If you think Ontario voters have taken a sharp turn to the right, you’re far from right.
Yes, Doug Ford’s Tories won a strong re-election victory on June 2, raising their seat total to 83. True, they left the province’s self-styled progressive parties wallowing in defeat and disarray.
But the triumph of the governing Progressive Conservatives is far from reassuring for Ontario’s hard right fringe parties, which won precisely zero seats on election day.
Despite pre-election predictions that they could tap into anti-government, anti-vax, pro-convoy protest votes, the fringe fizzled in Ontario. By contrast, the three opposition parties in the legislature at least have something to show for their losing efforts:
New Democrats dropped to a humbling 31 seats, the Liberals were kept to a humiliating eight ridings, and the Greens were once again held to a single seat, but none was shut out. Even so, their poor showing prompted collective and progressive soul-searching about whether it’s time to “unite the left” — or at least the centre-left.
But that question is best answered with another question: Why not “unite the right” in Ontario?
The answer, for both right and left, is similar: There is more that divides them than unites them.
I’ve written before about the enduring divisions between Liberals and New Democrats. While their election platforms converge around the mushy middle at campaign time, their ideological and tribal divides are deep rooted.
For the far right, it’s all of the above and more — not just policy disagreements but personality conflicts, personal grudges and political paranoia. Which is perhaps why they seemed so unattractive and unelectable in this campaign.
The pandemic brought us the worst of times, which should have been the best of times for protest parties. Instead, it brought out the worst in the fringe parties.
That failure was hardly inevitable. After all, much of the anti-vax animus that motivates the far-right fringe provincially is considered virtually mainstream among conservatives federally.
How then did a provincial premier who embodies a mythical “Ford Nation” steer clear of the poison and paranoia that now animates the nation’s Conservative leadership race? One difference between the federal and provincial parties is that Ford occupies power and Ford isn’t afraid to wield it.
He didn’t hesitate to expel dissident MPPs from the Progressive Conservative caucus if they dared to defy him on COVID-19 and other loyalty litmus tests. They fell one after another, also-rans and footnotes to infighting: MPPs Randy Hillier, Belinda Karahalios, Roman Baber and Rick Nicholls. (Lindsay Park, denounced for misrepresenting her vaccination status, departed.)
Baber entered the federal leadership race talking up freedom from jabs in the arm, but quickly lost his footing.
Karahalios joined hands with her husband Jim — a failed candidate for president of both the provincial and federal Tories — to forge a party of their own where he could finally lay claim to the title. But their New Blue Ontario party won a meagre 2.7 per cent of the popular vote province-wide and was shut out of the legislature.
Nichols ran for the Ontario Party, headed by former Conservative MP Derek Sloan, but lost his seat as his party won a mere 1.8 per cent of the vote province-wide.
Hillier publicly claimed he would spearhead the Ontario First party, loosely affiliated with Maxime Bernier’s People’s Party of Canada. But as Hillier lost his way (and, arguably, his mind) during the Ottawa occupation, he gave up on his political ambitions.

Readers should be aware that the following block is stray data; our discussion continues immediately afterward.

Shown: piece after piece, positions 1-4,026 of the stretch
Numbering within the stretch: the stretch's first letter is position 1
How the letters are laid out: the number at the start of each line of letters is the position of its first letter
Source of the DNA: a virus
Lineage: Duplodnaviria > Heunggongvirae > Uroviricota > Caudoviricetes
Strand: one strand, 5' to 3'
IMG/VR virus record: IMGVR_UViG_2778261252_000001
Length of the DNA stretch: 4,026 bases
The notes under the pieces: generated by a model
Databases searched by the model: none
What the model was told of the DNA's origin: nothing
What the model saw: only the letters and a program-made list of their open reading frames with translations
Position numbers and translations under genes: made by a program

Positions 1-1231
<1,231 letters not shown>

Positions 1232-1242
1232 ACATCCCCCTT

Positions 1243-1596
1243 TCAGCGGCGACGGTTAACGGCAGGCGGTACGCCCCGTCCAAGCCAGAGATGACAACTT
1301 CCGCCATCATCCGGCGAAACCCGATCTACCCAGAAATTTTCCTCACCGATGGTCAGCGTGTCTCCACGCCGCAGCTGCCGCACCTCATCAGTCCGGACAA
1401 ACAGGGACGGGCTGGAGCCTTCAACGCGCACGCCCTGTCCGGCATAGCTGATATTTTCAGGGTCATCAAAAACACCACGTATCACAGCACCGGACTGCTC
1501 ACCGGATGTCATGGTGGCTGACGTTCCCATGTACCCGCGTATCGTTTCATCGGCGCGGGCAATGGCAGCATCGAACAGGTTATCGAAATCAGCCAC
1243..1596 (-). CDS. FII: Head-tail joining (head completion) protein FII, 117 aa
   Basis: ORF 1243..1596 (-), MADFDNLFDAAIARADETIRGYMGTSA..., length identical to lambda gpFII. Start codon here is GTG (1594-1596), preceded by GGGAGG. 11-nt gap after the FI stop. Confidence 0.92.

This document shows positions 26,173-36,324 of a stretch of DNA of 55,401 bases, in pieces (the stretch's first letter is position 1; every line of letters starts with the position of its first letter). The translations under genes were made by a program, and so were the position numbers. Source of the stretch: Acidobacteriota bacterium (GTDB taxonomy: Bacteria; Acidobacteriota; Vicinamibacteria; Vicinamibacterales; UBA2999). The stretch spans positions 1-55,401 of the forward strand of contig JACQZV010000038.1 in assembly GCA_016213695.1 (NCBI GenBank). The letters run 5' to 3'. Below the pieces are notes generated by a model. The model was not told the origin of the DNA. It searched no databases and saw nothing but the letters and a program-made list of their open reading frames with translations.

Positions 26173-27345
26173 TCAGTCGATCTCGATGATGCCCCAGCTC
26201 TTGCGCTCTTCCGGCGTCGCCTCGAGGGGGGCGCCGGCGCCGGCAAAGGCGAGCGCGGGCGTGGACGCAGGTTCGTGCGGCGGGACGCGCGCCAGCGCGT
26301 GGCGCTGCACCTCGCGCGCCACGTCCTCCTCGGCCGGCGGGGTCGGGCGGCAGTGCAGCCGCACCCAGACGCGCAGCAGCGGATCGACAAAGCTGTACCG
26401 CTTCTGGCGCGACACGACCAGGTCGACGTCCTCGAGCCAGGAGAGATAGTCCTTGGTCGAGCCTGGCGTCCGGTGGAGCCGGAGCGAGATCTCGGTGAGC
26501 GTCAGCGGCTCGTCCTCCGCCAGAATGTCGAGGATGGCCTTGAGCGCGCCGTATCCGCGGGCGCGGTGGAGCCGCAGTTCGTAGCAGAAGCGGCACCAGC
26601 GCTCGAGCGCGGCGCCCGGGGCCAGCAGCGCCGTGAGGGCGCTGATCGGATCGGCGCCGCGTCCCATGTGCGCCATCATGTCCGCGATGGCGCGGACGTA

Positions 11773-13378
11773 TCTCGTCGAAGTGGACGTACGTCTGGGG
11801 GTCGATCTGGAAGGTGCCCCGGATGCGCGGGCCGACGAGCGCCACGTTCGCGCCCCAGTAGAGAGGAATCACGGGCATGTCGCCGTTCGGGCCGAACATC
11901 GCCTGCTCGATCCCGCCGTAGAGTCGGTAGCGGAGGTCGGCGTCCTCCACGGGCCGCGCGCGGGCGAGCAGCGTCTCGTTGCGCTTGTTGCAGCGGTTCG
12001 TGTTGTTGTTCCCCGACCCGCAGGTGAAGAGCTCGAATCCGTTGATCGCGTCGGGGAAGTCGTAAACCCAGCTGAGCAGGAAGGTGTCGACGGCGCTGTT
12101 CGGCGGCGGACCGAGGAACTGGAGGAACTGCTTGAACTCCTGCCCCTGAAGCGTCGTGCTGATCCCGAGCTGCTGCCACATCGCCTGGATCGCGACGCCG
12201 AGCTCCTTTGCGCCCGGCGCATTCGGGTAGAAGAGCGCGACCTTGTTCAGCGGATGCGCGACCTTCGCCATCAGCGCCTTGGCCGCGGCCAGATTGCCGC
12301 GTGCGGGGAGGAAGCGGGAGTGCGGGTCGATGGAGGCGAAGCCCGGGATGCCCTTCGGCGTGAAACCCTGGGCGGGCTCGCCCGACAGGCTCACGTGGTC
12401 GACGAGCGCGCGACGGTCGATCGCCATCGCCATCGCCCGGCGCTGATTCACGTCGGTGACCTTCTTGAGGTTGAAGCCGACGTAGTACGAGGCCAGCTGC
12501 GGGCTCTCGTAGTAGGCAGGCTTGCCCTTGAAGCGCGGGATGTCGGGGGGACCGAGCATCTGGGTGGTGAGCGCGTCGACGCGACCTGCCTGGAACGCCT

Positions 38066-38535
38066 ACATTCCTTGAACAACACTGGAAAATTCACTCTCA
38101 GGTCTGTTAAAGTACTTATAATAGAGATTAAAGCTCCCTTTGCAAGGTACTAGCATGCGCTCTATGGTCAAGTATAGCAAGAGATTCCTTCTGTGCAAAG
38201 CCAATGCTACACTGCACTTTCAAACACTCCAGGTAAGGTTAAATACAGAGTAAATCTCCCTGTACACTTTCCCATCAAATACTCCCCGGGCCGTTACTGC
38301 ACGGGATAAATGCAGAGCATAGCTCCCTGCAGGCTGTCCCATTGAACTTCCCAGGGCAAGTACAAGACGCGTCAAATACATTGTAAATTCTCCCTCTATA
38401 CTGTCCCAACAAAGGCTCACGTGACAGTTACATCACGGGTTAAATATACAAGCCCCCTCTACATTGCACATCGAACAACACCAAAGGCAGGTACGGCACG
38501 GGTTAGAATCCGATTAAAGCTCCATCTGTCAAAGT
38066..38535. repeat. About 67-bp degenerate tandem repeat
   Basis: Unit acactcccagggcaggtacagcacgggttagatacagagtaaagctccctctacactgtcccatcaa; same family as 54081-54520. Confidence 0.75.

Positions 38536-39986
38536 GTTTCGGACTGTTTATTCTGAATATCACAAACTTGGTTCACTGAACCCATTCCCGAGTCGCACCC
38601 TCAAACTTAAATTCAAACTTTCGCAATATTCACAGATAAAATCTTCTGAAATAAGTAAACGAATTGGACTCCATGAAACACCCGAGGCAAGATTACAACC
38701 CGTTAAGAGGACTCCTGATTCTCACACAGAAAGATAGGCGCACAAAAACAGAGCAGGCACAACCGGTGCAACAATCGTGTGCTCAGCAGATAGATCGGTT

Hillier’s rise and fall is more than a footnote to provincial politics. It is a case study in the ups and downs of big tent parties.
You may vaguely remember him as the publicity-seeking maverick in suspenders who staged raucous protests in the legislature and then ran for the leadership of the Progressive Conservatives in 2009, when a victorious Tim Hudak tried to make peace with him. In fact, Hillier was first welcomed into the party fold as a leading voice in the fledgling Ontario Landowners Association — a rural protest movement fixated on freedoms and property rights that threatened to siphon off PC votes — by Hudak’s predecessor as leader, John Tory.
Back then, Tory — a centrist Red Tory who later became Toronto’s mayor — thought it best to keep his enemies close in the big tent PC party he was trying to lead to power. Years later, the more right-leaning Ford evicted Hillier from the tent, the better to hold onto power.
As for Karahalios husband and wife, they forged their political partnership immediately upon her expulsion from Ford’s PCs, insisting they were the only true blue party. Taking a page from dissident religious denominations and Marxist-Leninist factions, New Blue castigates its rivals and erstwhile comrades as heathens and heretics.
The party’s website has a section headlined, “Exposing Secret Deals,” taking aim at both Hillier and Sloan as ideological apostates with impure hands. If anyone needed a primer on why fringe parties don’t play well with others, New Blue’s purist sandbox lays out all the dirt.
For all these reasons, the far-right is destined to keep fragmenting — and straying further from Ontario’s Progressive Conservatives as Ford figures out new ways to reassure the mainstream. As to why the federal conservatives are more inclined to keep radicalizing and atomizing, it may be that they lack the discipline of power — and, unlike the premier, the self-discipline to seek it.
Speaking of election 2022, I’ll be moderating Thursday’s Democracy Forum at TMU with strategists from the four major parties comparing notes on how people voted — and why so few did. The Toronto Metropolitan University event is open to the public via Zoom with free registration.
JOIN THE CONVERSATION